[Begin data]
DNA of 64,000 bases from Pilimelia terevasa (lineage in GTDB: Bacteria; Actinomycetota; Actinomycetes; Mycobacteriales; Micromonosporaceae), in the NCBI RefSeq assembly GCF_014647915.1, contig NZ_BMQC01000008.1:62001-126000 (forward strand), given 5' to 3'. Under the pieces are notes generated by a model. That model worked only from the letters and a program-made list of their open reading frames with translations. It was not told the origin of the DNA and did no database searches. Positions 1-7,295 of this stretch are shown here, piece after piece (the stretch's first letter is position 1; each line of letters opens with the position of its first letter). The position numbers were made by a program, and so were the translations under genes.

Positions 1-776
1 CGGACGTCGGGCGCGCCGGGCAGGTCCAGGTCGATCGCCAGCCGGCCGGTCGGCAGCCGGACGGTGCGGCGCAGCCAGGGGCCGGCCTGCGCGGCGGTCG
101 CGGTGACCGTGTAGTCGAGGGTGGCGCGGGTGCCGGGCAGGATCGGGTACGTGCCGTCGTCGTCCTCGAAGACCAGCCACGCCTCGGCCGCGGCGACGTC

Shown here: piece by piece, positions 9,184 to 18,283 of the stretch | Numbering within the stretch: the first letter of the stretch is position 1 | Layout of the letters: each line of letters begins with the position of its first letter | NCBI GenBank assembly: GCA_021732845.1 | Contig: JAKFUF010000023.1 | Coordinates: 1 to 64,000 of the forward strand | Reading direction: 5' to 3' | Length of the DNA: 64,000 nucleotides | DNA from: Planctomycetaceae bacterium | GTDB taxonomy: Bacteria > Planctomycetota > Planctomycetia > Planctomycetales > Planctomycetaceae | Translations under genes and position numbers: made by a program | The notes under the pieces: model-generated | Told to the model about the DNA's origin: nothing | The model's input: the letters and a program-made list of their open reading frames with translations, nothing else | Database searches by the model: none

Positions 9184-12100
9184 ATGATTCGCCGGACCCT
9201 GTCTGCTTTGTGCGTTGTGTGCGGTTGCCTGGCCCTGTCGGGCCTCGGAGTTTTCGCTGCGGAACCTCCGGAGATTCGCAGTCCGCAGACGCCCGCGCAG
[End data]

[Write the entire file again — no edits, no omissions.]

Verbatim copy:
DNA of 64,000 bases from Pilimelia terevasa (lineage in GTDB: Bacteria; Actinomycetota; Actinomycetes; Mycobacteriales; Micromonosporaceae), in the NCBI RefSeq assembly GCF_014647915.1, contig NZ_BMQC01000008.1:62001-126000 (forward strand), given 5' to 3'. Under the pieces are notes generated by a model. That model worked only from the letters and a program-made list of their open reading frames with translations. It was not told the origin of the DNA and did no database searches. Positions 1-7,295 of this stretch are shown here, piece after piece (the stretch's first letter is position 1; each line of letters opens with the position of its first letter). The position numbers were made by a program, and so were the translations under genes.

Positions 1-776
1 CGGACGTCGGGCGCGCCGGGCAGGTCCAGGTCGATCGCCAGCCGGCCGGTCGGCAGCCGGACGGTGCGGCGCAGCCAGGGGCCGGCCTGCGCGGCGGTCG
101 CGGTGACCGTGTAGTCGAGGGTGGCGCGGGTGCCGGGCAGGATCGGGTACGTGCCGTCGTCGTCCTCGAAGACCAGCCACGCCTCGGCCGCGGCGACGTC

Shown here: piece by piece, positions 9,184 to 18,283 of the stretch | Numbering within the stretch: the first letter of the stretch is position 1 | Layout of the letters: each line of letters begins with the position of its first letter | NCBI GenBank assembly: GCA_021732845.1 | Contig: JAKFUF010000023.1 | Coordinates: 1 to 64,000 of the forward strand | Reading direction: 5' to 3' | Length of the DNA: 64,000 nucleotides | DNA from: Planctomycetaceae bacterium | GTDB taxonomy: Bacteria > Planctomycetota > Planctomycetia > Planctomycetales > Planctomycetaceae | Translations under genes and position numbers: made by a program | The notes under the pieces: model-generated | Told to the model about the DNA's origin: nothing | The model's input: the letters and a program-made list of their open reading frames with translations, nothing else | Database searches by the model: none

Positions 9184-12100
9184 ATGATTCGCCGGACCCT
9201 GTCTGCTTTGTGCGTTGTGTGCGGTTGCCTGGCCCTGTCGGGCCTCGGAGTTTTCGCTGCGGAACCTCCGGAGATTCGCAGTCCGCAGACGCCCGCGCAG